Thursday, 13 October 2011

The Temple of Seasons

When Constantine consecrated the new Roman capital, Constantinople, on the 11th May 330 AD, 6
years of hectic construction had occurred, but it was not only new buildings that started appearing.
In fact, many of the new monuments and buildings were moved or copied from other parts of
the Roman Empire, for example: the Milion, the Curia, the Chalke and the new Golden Gate in the
Theodisian Wall.
    One of the city's old monuments that was demolished to make way for the new, was the
Temple of Seasons – Naos ton Epochonhad. It had the appearance of a park, or rather, it contained
a park and was in turn contained by one. Along the edge of the monument was a wall to separate
the inner park from the surrounding one. This edge of the monument was a path, which could be
seen as the monument itself – the object was the edge that defined it.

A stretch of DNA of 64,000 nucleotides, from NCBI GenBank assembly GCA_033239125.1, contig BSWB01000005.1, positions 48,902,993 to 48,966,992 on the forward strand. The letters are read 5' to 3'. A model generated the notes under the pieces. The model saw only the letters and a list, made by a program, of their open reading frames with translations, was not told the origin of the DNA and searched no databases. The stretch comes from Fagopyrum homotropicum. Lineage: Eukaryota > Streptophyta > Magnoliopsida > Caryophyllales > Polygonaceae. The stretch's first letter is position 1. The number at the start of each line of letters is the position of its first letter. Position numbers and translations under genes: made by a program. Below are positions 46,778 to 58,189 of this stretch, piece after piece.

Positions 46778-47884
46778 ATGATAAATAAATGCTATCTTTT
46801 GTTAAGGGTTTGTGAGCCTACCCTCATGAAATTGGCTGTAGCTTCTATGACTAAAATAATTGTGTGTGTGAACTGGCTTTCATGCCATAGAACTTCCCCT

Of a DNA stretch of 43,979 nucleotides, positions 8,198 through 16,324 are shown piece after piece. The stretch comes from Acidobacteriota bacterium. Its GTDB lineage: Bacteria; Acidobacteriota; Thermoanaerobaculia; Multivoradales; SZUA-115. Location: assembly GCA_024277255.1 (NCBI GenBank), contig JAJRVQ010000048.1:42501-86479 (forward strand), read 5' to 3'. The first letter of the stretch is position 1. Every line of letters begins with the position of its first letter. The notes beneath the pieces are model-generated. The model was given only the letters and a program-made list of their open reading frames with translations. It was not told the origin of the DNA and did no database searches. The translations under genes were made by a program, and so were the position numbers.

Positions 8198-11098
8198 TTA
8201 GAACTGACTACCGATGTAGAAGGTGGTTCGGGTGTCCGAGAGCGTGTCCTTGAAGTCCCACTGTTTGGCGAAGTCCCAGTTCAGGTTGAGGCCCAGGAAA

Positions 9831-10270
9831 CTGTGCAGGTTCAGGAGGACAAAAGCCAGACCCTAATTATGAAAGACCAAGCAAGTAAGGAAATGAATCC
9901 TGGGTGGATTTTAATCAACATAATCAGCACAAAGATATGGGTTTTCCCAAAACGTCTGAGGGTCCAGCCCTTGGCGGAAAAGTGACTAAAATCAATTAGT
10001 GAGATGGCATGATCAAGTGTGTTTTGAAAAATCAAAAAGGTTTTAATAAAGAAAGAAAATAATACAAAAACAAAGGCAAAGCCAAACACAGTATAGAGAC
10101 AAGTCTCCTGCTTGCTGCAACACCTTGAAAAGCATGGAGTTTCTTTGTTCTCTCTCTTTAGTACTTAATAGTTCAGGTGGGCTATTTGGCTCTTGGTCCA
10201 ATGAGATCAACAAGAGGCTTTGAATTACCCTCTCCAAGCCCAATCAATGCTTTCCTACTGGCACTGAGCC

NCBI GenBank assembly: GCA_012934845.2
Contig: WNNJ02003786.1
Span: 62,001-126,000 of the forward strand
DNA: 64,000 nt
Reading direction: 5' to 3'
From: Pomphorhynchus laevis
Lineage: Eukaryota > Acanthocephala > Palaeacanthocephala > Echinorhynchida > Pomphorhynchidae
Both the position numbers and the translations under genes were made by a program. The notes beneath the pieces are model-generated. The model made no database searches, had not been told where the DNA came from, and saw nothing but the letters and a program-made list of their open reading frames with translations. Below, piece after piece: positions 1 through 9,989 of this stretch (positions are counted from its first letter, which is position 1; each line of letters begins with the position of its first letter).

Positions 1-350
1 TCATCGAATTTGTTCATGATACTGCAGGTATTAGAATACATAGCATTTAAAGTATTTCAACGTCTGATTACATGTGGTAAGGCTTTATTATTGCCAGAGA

Prof. Alan K. Bowman, at the Centre for the Study of Ancient Documents, has studied Herodotus'
‘The Histories’ at length, together with other texts describing the old city of Byzantine. He
claims its location, most likely, is where the Grand Bazaar is situated today.
    Walking along the monument you would encounter four humble temples, describing the
four seasons, and in between these temples the wall and path shifted – turning from line to place.
Winter was situated, according to Herodotus' ‘The Histories’, at the northernmost point. The layout
of the other temples followed the movement of the sun – spring placed to the east, summer
resting in the southern part, leaving to autumn the view of the sunset.

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